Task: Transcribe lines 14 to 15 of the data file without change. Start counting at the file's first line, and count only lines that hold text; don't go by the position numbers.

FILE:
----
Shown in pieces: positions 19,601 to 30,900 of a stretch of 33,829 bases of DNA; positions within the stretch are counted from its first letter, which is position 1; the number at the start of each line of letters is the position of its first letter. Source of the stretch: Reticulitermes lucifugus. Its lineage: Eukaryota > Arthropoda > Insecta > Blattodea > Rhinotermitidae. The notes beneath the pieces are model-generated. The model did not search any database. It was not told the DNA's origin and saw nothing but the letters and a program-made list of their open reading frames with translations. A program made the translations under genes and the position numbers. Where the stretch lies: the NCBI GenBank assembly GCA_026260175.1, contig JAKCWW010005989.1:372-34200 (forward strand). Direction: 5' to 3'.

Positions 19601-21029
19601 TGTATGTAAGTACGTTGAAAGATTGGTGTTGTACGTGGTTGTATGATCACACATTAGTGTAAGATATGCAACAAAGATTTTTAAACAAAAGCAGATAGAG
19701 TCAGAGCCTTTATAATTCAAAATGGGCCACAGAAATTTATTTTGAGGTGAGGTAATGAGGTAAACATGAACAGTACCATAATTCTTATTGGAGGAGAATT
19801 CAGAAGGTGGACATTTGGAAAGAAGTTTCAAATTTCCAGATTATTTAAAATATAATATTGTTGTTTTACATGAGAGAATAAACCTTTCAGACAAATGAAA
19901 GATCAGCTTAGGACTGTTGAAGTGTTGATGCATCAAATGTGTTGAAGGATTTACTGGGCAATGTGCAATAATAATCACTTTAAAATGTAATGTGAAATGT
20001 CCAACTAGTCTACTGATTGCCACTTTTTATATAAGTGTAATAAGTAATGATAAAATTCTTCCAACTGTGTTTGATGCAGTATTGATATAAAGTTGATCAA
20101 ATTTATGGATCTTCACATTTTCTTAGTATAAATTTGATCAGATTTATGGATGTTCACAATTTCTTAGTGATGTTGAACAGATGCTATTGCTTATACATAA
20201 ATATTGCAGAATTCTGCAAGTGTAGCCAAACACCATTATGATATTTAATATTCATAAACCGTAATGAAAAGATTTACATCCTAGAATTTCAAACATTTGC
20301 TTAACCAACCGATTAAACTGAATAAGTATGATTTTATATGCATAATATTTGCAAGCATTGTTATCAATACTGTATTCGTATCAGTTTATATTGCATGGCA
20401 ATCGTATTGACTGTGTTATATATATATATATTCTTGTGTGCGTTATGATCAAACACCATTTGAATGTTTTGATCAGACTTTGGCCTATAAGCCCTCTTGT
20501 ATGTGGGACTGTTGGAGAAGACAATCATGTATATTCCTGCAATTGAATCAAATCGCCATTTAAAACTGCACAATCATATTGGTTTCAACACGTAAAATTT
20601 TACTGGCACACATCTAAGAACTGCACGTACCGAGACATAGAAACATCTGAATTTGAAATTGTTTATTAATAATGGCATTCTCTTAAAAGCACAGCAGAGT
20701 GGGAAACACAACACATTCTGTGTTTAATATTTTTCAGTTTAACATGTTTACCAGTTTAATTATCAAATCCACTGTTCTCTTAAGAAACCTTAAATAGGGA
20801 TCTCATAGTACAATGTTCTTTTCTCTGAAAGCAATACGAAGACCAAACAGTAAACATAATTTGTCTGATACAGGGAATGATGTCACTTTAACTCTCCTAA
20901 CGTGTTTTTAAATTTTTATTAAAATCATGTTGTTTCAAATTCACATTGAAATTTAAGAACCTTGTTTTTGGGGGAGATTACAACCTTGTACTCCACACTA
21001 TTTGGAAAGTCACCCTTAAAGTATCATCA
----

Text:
20701 GGGAAACACAACACATTCTGTGTTTAATATTTTTCAGTTTAACATGTTTACCAGTTTAATTATCAAATCCACTGTTCTCTTAAGAAACCTTAAATAGGGA
20801 TCTCATAGTACAATGTTCTTTTCTCTGAAAGCAATACGAAGACCAAACAGTAAACATAATTTGTCTGATACAGGGAATGATGTCACTTTAACTCTCCTAA